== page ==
• 3 Years Ago
      I wish i could buy petrol for $4.00 a gallon.......here in Australia its $1.40 per litre....thats $6.00 per US gallon!!! Try making a living with a population of 20 million,you guys have cheaper fuel,travel shorter distances for work or jobs and still have 300 million potential customers. Take dvantage of it whilst it last P.S. our home loan interest rates are 7.3 to 7.5%.......what are yours????? 2.9? Ive heard that you can buy a 3 bedroom house in the US for $75,000?....unheard of in australia!, I live in a small town? population 5000 people,basic shops,one doctor about 100km (65miles) from sydney.....cheapest house one bedroom 50-60 years old $275,000. Wish i could move to the states.....i would be rich!!!!!!!!!!!
      meansplace50
      • 3 Years Ago
      It makes no difference where the parts on the vehicle were made or where the vehicle is manufactiured. It is who walks away with the most profit. Get clue. This is earth not Mars.
      • 3 Years Ago
      First of all, the "per barrel" price of oil is set by the market, not the oil companies. Oil is traded in U.S. dollars. The value of our dollar has been erroded by deficit spending, which has caused the price of ALL commodities, including oil to rise. (You now need more dollars to buy the same amount of stuff you could buy a year ago, before Obamacare, Government Motors, Fannie & Freddie and all the rest.) That much, is a fact. The answer is not electric cars...where do you think the electricity comes from to re-charge the car? What do you think that electricity is made from? Cars like the Prius are ****************, buzzing Easter egg cars. You really call that a "car"? Only a touchy-feely Lib would drive such a poor excuse for a car! The answer is right beneath our feet...yet we refuse to consider that as an option...why? These are the same people who want air power and solar power but refuse to see that this is not commercially viable. It costs $5-6MM to build one wind turbine and how many dollars worth of electricity can it generate in its' operating lifetime? Not $5-6MM worth! You shameless, ignorant Liberal morons! You think you are on the intellectual high ground when you couldn't be further from the truth. But I digress. Buy a big SUV like a Tahoe or an Escalade and help Government Motors become private again! ZoningDave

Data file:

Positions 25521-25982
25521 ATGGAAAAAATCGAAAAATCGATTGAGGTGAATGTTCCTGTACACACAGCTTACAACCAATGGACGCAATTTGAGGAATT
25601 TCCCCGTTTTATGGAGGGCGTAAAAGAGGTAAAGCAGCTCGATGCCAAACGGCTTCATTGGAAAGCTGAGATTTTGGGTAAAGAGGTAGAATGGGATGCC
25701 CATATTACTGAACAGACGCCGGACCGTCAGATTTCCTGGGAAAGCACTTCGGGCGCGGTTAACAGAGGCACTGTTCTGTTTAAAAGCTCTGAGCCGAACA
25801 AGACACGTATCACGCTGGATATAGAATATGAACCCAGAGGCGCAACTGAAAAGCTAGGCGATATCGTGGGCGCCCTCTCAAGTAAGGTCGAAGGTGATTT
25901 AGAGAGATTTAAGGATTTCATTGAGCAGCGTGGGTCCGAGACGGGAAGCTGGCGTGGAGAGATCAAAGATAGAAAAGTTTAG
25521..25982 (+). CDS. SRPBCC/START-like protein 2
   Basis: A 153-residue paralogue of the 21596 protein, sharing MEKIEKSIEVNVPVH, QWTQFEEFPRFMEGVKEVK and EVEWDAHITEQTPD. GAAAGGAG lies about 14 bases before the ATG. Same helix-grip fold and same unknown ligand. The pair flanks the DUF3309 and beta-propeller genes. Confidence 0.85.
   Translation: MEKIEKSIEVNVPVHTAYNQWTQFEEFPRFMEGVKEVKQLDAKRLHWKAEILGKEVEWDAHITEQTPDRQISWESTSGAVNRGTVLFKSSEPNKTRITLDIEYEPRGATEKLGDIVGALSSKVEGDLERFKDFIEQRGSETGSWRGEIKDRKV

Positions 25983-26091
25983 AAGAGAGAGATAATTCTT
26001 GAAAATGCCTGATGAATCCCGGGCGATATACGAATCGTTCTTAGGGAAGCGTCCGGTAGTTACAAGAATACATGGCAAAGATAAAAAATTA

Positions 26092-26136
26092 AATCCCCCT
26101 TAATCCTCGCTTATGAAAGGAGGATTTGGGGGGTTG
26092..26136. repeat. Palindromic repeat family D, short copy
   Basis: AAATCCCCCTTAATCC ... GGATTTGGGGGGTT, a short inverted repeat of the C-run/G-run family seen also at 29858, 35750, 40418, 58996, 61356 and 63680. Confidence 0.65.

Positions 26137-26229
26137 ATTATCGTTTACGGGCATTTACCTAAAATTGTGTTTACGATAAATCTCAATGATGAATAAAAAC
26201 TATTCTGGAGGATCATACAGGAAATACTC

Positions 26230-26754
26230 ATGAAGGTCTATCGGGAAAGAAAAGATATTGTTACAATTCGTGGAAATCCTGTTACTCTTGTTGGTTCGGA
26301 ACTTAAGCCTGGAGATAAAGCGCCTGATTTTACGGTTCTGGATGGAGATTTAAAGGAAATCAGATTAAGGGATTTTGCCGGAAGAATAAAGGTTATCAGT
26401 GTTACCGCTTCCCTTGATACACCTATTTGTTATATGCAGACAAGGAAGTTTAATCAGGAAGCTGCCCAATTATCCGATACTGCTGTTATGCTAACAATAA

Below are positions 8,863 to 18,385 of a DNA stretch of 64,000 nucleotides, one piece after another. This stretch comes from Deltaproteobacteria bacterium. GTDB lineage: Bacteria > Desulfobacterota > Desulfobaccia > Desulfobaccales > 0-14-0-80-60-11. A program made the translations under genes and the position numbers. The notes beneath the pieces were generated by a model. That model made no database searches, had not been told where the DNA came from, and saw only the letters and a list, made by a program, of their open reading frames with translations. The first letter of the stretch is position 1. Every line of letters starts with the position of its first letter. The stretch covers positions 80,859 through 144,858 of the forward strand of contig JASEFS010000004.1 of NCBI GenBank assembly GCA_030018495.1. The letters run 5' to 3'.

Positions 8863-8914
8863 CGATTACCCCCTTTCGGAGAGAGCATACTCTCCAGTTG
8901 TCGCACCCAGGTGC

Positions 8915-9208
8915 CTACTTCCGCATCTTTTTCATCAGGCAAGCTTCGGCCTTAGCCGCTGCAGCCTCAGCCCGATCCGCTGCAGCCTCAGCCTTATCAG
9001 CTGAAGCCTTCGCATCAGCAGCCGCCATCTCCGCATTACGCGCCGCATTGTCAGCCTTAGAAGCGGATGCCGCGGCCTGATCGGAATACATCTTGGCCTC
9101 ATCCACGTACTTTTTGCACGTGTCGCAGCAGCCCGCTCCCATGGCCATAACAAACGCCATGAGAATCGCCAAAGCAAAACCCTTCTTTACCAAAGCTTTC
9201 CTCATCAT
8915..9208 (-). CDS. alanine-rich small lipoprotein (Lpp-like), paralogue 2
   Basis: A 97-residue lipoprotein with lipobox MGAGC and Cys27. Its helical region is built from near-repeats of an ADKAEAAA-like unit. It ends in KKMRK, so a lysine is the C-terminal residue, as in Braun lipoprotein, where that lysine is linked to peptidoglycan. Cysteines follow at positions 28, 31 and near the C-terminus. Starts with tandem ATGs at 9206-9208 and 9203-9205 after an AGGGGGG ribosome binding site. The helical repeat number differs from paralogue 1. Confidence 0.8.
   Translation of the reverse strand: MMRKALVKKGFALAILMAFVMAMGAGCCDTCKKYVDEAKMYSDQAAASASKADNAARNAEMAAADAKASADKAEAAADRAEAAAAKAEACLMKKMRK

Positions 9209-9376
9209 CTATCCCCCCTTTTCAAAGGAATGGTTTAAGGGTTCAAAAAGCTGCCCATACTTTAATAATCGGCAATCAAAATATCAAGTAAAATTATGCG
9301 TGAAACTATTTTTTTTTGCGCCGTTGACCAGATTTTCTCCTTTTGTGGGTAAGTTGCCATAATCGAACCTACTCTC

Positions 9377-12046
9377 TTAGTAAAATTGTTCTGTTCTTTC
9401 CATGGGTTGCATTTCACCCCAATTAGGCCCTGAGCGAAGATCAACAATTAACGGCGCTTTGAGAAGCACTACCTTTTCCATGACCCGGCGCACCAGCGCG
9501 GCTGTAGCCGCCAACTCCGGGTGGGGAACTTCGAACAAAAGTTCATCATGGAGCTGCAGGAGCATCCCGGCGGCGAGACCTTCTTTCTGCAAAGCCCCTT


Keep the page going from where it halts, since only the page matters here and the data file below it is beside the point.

• Load More Comments